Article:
Protesters gathered outside Opera Holland Park (OHP) on Tuesday evening (June 2) to campaign against cuts to services by Kensington & Chelsea Council.
The Mock The Opera march started in Ladbroke Grove before moving to the famous opera house in Pembroke Road.
Demonstrators were objecting to taxpayers' money being pumped into the opera house at a time when several council-funded services are threatened by cut-backs.
It was organised by the Grenfell Action Group and Westway23, and also supported by Westway Stables, Portobello Cafe Society, Save Earl’s Court and other groups and societies.
Eddie Daffarn, from Grenfell, said: “For the last 15 years the council has been propping up the opera house with £1m of council tax money, and I think they gave £5m this year.
“But down in North Kensington where we live, Maxilla Nursery is being closed down because they say we don’t have the money.
“So they have the money to support their opera but not enough money to keep children centres open, and we don’t think that it’s right.”
Around 50 people met for the march, which started outside Westway Trust - which has received criticism for its plans for the area - in Thorpe Road, before heading to the opera house.
A flyer put out before the Mock the Opera march urged the council to stop ‘squeezing our services'.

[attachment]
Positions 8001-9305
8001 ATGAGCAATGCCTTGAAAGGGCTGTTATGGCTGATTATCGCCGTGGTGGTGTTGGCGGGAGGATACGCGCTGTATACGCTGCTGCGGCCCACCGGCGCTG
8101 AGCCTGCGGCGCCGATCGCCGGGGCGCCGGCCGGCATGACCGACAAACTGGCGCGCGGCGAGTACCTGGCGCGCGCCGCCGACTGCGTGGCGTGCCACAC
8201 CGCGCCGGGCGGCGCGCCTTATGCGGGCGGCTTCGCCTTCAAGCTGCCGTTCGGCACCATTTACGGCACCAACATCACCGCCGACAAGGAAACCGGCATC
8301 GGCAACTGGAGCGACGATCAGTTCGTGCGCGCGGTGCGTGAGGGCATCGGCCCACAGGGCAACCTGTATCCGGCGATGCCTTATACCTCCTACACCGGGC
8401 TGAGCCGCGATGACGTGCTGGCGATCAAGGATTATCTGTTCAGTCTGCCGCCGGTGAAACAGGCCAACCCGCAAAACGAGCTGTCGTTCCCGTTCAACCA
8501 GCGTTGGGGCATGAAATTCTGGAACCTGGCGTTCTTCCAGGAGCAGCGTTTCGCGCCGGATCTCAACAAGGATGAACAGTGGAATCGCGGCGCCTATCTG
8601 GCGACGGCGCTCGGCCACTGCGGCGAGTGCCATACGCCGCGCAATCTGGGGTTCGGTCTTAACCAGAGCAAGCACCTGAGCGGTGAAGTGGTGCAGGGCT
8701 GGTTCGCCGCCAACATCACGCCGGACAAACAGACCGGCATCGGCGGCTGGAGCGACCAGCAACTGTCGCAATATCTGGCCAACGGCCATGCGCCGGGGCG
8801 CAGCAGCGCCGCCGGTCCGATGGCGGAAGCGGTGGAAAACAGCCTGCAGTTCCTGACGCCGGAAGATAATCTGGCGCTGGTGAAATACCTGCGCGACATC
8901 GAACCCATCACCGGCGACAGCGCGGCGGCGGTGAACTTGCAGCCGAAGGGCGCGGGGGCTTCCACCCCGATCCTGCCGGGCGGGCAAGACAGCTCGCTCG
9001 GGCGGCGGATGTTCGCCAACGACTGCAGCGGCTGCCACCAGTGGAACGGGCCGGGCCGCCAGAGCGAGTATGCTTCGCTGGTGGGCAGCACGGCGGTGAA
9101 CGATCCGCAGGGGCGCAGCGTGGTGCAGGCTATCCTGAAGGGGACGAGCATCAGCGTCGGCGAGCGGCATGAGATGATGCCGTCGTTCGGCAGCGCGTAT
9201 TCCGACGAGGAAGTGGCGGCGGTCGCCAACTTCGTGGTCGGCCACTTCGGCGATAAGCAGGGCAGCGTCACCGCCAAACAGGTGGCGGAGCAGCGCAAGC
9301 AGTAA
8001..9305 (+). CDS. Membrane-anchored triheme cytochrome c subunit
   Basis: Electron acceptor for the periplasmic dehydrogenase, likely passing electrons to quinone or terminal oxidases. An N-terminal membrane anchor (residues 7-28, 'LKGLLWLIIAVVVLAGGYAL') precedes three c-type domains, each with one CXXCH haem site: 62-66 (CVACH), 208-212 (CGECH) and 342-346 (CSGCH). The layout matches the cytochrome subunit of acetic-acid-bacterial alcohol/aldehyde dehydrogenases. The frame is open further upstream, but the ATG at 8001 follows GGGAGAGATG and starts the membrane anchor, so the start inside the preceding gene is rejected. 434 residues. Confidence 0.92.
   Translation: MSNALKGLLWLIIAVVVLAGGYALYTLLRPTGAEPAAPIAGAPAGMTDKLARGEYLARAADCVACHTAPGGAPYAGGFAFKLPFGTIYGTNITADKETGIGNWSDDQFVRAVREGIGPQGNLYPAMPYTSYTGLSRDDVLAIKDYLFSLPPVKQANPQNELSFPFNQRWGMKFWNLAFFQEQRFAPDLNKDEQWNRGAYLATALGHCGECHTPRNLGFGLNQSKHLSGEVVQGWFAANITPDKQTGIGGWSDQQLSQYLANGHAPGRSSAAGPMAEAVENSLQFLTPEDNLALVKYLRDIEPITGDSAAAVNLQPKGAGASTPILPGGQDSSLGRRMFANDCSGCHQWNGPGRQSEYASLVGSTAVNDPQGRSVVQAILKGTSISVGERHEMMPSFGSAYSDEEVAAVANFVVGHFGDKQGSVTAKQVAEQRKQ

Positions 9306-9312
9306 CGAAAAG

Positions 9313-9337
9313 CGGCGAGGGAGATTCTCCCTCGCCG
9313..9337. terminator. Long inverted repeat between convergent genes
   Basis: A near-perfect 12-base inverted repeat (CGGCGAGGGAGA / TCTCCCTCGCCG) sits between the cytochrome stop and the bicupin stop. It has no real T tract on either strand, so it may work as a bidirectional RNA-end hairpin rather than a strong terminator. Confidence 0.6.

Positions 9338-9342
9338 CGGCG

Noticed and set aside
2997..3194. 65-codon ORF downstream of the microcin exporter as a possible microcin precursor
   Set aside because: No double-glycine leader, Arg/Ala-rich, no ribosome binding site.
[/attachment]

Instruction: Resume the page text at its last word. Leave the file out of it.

It said: “The Royal Borough of Kensington & Chelsea is making huge cuts to public services - since 2010 they have underspent on vital services by a shocking £83.7m.
“Social services are facing cuts, thousands have been cut from the homelessness prevention schemes and our beloved Maxilla Nursery and West Way Stables are under threat.
“The ‘richest borough in the universe’ tell us there is no money but continue to underwrite huge losses made by Holland Park Opera while sitting on obscene reserves of £280m.”
Speaking after the march, Eddie said: “The atmosphere there was really good, really positive. There was drumming and singing through a megaphone and dancing. It was a fun atmosphere.”
A spokesman for the Royal Borough said the protest was “confused and ill-informed” and that there was “no relationship between services and the opera season”.
She said: “OHP is a much-loved and highly praised institution. The British people do not expect to see their museums, galleries, orchestras and opera companies become extinct the moment there is an economic downturn.
“Instead they expect their governments, both national and local, to take sensible steps to ensure their preservation during lean years. That is precisely what has happened.
“The annual subsidy is being stopped but we are enabling OHP to become a viable independent company through a one-off use of reserves and through the support of private sponsors.”
She said the council was investing heavily in the North Kensington area, using the new £30m leisure centre and rebuilding of schools as examples.
She added: “It is certainly true that in common with every local authority, Kensington & Chelsea has lost a huge amount of government grant support but we have worked incredibly hard and very successfully to protect our residents from the impact of that.”